Jacob Hardacre was a quiet, unassuming and well-liked man who amassed a fortune as a farmer and whose name, over the past century, has graced an opera house, a theater and a film festival in his hometown of Tipton.
Hardacre was born in Virginia on Dec. 12, 1822, and was just a boy when his family moved to Ohio and then to Indiana. When he was 19, he drove a team to Iowa, where he settled in Tipton in Cedar County.
He lived there for a decade until the California gold rush piqued his interest. He stayed out West for about a year before returning to Tipton in 1853.
Hardacre, at age 36, married Lucinda Moffit, who came from a prosperous Irish farm family, in October 1859. They operated a large farm near Tipton for almost 30 years before Lucinda died April 1, 1888.
Three years later, Hardacre’s friend, Hiram Auton, persuaded him to buy a 600-acre farm for $17,000 near the unincorporated town of Lentner in Shelby County in northeast Missouri, where Auton had moved his family the year before.
Hardacre eventually hired Auton’s son, Dell Auton, and his wife, Lula, to live on the farm and help manage it. His Missouri neighbors liked Hardacre, calling him “Uncle Jacob.”
Hardacre expanded his Missouri farm over the years until he owned 1,047 acres.
He returned to Iowa periodically to manage his holdings. He died Aug. 12, 1912, at age 90 in Tipton, where he was buried.
Hardacre died without any direct heirs, and when his will was read, news of its surprising contents spread fast. His estate was valued at about $100,000 — about $2.5 million in today’s dollars.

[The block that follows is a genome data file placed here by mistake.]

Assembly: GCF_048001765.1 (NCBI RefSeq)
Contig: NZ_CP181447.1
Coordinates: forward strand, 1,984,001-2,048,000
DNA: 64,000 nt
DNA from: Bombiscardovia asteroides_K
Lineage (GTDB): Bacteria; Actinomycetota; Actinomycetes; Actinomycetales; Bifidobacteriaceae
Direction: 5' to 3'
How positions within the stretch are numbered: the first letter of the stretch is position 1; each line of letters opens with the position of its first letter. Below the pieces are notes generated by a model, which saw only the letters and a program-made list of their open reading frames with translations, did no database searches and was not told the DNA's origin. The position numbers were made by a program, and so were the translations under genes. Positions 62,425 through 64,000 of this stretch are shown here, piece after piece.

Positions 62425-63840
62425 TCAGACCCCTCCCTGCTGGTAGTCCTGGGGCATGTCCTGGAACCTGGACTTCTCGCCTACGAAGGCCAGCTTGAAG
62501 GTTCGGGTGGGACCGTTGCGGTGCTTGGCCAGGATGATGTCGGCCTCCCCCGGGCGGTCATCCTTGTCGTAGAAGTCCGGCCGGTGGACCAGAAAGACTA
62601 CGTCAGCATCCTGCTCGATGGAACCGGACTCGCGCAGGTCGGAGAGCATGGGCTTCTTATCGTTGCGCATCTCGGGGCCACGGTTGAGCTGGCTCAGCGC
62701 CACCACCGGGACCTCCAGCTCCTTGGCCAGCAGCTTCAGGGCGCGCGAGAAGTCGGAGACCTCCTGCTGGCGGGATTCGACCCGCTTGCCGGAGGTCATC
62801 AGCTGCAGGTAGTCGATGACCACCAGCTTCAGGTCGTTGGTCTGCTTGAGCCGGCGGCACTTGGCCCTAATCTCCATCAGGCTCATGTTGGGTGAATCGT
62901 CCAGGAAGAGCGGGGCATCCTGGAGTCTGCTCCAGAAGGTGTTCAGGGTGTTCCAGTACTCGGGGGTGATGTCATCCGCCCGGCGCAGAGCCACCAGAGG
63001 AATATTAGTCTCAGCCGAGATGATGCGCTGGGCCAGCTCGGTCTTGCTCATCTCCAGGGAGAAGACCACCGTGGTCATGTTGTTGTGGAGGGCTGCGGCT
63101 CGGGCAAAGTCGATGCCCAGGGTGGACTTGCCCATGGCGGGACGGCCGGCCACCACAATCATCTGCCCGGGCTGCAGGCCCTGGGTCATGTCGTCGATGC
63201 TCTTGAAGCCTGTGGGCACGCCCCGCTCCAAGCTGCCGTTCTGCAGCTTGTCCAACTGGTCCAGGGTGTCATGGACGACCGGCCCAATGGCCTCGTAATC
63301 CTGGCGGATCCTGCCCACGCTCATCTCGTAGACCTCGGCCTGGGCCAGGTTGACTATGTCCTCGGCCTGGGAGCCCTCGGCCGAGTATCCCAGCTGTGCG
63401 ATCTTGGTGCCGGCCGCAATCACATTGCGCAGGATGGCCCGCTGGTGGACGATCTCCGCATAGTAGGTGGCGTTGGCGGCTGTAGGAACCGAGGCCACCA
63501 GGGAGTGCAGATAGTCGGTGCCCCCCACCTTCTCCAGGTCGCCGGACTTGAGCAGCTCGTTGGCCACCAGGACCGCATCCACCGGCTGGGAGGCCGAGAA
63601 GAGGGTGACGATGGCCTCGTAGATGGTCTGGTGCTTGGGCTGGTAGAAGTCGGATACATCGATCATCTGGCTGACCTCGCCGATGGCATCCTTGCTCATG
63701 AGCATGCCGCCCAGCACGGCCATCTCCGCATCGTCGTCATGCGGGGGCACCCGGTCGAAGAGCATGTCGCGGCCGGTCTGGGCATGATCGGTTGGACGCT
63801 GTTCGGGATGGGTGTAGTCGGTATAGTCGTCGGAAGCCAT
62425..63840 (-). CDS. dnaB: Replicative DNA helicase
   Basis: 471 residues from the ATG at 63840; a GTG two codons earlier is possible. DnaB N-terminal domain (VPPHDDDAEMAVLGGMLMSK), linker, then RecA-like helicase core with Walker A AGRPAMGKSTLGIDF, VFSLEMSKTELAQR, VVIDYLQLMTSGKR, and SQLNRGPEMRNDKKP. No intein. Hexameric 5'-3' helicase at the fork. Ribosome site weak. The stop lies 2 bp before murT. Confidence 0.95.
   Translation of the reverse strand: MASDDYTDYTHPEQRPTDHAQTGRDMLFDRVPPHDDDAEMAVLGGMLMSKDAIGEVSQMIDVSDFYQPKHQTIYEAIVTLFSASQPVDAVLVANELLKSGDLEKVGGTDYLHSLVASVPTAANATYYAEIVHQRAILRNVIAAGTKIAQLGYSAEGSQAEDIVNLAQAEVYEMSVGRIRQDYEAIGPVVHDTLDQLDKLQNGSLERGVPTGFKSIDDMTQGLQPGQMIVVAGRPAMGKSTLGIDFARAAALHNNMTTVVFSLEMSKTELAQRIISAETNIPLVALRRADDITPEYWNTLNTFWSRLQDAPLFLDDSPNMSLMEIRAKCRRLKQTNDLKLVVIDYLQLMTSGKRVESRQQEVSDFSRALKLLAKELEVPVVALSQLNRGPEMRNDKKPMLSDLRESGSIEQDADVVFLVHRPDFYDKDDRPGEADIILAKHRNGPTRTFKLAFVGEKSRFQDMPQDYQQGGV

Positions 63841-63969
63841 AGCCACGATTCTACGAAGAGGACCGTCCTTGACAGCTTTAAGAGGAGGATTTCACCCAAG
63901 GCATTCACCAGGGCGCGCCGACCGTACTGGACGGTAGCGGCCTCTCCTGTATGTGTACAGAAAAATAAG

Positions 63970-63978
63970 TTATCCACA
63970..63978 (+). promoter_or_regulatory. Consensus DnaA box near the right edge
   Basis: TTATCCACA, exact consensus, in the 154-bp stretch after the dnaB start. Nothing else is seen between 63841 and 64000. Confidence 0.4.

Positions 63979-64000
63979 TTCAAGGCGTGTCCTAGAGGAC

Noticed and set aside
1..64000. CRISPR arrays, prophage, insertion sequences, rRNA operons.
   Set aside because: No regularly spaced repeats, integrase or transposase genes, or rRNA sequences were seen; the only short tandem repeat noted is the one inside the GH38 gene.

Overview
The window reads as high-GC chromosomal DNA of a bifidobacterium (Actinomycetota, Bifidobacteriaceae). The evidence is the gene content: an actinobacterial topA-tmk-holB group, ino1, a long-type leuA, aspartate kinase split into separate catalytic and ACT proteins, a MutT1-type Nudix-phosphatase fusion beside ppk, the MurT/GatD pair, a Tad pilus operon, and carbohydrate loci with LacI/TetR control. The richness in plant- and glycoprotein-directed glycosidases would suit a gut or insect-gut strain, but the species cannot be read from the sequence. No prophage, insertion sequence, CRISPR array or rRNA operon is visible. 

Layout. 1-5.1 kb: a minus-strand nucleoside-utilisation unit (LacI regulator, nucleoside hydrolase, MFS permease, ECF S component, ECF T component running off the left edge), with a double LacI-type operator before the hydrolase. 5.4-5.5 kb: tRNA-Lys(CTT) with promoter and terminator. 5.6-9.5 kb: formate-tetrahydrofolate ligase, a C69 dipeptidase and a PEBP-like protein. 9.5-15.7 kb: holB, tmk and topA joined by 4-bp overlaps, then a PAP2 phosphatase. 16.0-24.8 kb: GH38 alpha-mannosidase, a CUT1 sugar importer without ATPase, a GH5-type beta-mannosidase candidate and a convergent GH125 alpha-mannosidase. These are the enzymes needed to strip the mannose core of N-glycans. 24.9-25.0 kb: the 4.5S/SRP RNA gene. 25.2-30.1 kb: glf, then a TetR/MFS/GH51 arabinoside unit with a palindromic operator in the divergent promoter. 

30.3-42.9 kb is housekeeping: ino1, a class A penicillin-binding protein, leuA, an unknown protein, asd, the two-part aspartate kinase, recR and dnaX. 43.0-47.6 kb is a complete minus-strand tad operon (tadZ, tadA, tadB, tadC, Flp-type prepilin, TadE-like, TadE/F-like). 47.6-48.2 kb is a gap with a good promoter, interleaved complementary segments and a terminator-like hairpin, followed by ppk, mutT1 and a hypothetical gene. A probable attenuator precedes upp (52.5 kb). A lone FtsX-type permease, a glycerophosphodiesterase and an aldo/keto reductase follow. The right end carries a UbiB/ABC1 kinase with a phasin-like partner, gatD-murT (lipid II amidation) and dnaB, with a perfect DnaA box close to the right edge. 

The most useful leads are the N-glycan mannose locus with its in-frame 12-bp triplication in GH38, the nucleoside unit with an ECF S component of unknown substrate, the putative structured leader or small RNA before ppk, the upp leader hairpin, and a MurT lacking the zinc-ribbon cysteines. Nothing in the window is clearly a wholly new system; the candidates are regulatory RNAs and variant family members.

After bequests to family members and friends, the city of Tipton received close to $65,000 to build a hall for the Manitou Lodge No. 8 Independent Order of Odd Fellows that would include a public hall.
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The will was filed for probate in Iowa, but it had to be filed in Shelby County, Mo., too. An auction was held Sept. 10, 1912, at Hardacre’s Missouri farm, where the sale of horses, hogs, grain and personal property brought in about $3,500, or around $90,000 in today’s dollars.
George Stout, Hardacre’s nephew, was not among the will’s beneficiaries and contested the will in court on Jan. 10, 1913. More lawsuits against the estate were filed by Lula Auton, H.J. Hamiel and James Stout.
When the lawsuits were finally settled and the legal fees paid, the Manitou Lodge had $20,000 — around $500,000 in today’s dollars — to build Hardacre hall.
A committee — it included W.J. Moore and I.J. Hamiel for the Hardacre estate and C.F. Simmermaker, Ernest Sheppard and W.C. Neiman of the Manitou Lodge — chose a site north of the courthouse for the new opera house.
Ground was broken at 112 E. Fifth St. on April 4, 1915, and the Hardacre Memorial Hall and opera house was dedicated April 6, 1916.
The opera house had a 600-seat theater, with a 22-by-48-foot stage and two store rooms on the main floor and a lodge room, anterooms, kitchen and closets on the second floor.